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Spratlys > News > English News > December 2000

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Vietnam: Cam Ranh Bay Manoeuvres

By Nayan Chanda/HANOI and HONOLULU - FEER - Issue cover-dated Dec. 28, 2000 - Jan. 4, 2001

Russia, the United States and China jockey for position with Vietnam as it decides the future of its naval and air base on the South China Sea

IN THE SPRING OF 1979, a Soviet navy fleet sailed into Cam Ranh Bay to establish what became Moscow's largest naval base and staging area outside the Soviet Union. With Moscow's lease since 1978 due to expire in 2004, the future of Cam Ranh Bay is now being debated. And its fate may reflect much more than just what happens to one of the finest deep-water shelters in Southeast Asia.

Hanoi has a crucial decision to make: to keep its best port and the adjoining air base as a military centre or to develop it as a commercial venture for foreign vessels, including even American warships. The choice will be a clear signal of whether communist-run Vietnam will stick to a largely state-dominated economy and a wary foreign policy closely allied to China, or shift to a more open-door economic policy and broader relations with the West.

Cam Ranh Bay first came to international prominence in 1905 when a Tsarist fleet stopped there on a seven-month voyage en route to defeat by Japan at the Battle of Tsushima. That battle ended the Russo-Japanese War of 1904-1905, forcing Russia to abandon its Far East expansionism. Half a century later, the United States transformed Cam Ranh Bay into a major naval and air base for the Vietnam War. At the height of the conflict in 1969, Lyndon Johnson inspected it as the first U.S. president to visit Vietnam. In 1972 the Americans handed it over to their South Vietnamese allies. Three years later North Vietnamese forces captured it.

Conflict between Vietnam and its oldest enemy, China, plus Hanoi's need for big-power protection, allowed the Russians to return in 1978. They built an electronic listening post and based warships, long-range bombers and fighters at Cam Ranh Bay, turning it into Moscow's beachhead in Southeast Asia. The break-up of the Soviet Union in the early 1990s however brought hard times. The Vietnamese have since taken over control of much of the port area as the zone used by the Russians has shrunk. Other than occasional calls by Russian navy vessels, only some 30 Russians maintain the signals intelligence station, periodically tracking ships in the South China Sea.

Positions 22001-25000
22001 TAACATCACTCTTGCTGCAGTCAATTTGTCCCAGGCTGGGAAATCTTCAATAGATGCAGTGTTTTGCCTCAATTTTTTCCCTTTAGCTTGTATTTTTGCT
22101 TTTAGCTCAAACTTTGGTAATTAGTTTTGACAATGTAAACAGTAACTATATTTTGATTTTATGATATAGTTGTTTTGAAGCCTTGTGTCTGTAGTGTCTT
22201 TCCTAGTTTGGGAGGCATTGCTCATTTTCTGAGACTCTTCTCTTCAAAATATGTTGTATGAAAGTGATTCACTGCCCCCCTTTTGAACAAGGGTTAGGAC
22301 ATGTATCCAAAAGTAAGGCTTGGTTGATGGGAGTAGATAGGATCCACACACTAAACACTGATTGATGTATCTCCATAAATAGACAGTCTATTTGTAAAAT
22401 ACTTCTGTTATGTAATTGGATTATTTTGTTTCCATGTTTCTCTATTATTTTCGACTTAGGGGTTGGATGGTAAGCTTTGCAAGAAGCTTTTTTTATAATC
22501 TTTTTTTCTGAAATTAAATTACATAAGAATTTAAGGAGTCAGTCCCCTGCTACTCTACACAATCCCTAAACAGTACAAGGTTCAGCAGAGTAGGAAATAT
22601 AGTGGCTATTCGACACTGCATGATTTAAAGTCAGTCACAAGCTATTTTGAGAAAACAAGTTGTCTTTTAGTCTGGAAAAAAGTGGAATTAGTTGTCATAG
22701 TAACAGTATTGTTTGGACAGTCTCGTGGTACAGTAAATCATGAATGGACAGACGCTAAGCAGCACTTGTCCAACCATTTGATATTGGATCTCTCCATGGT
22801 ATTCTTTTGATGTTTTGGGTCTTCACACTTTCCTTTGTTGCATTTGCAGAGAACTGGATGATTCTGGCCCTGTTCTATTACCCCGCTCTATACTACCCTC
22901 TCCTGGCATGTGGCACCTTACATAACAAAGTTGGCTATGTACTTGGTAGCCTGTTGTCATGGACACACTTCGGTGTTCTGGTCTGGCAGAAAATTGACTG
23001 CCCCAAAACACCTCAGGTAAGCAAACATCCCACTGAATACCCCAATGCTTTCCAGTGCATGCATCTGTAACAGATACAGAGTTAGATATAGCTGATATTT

With renewed expressions of Russian, Chinese and American interest, Vietnamese officials say Cam Ranh Bay has been the subject of lengthy discussion in recent months. The lease is high on the agenda for Russian President Vladimir Putin's visit to Vietnam early in 2001, probably in March. The U.S. has shown interest in a ship visit and is expected to renew that proposal when Adm. Dennis Blair, commander-in-chief of U.S. forces in the Pacific, visits Vietnam in early January.


Analysts say that Putin is keen to retain Russia's hold on the bay despite his country's economic problems. Alexander Belkin, a senior executive at the Council on Foreign and Defence Policy, a think-tank in Moscow, likens Russia's relationship with Cam Ranh Bay to travelling with a suitcase with a broken handle: "It's hard to carry but difficult to abandon."

Belkin, a former Soviet armed forces officer, foresees some future military value for the base but says maintenance costs are high. The intelligence station could be used for training but any information it gathers wouldn't be of much use, he says, because it will be years before the Russian navy returns in force to the region.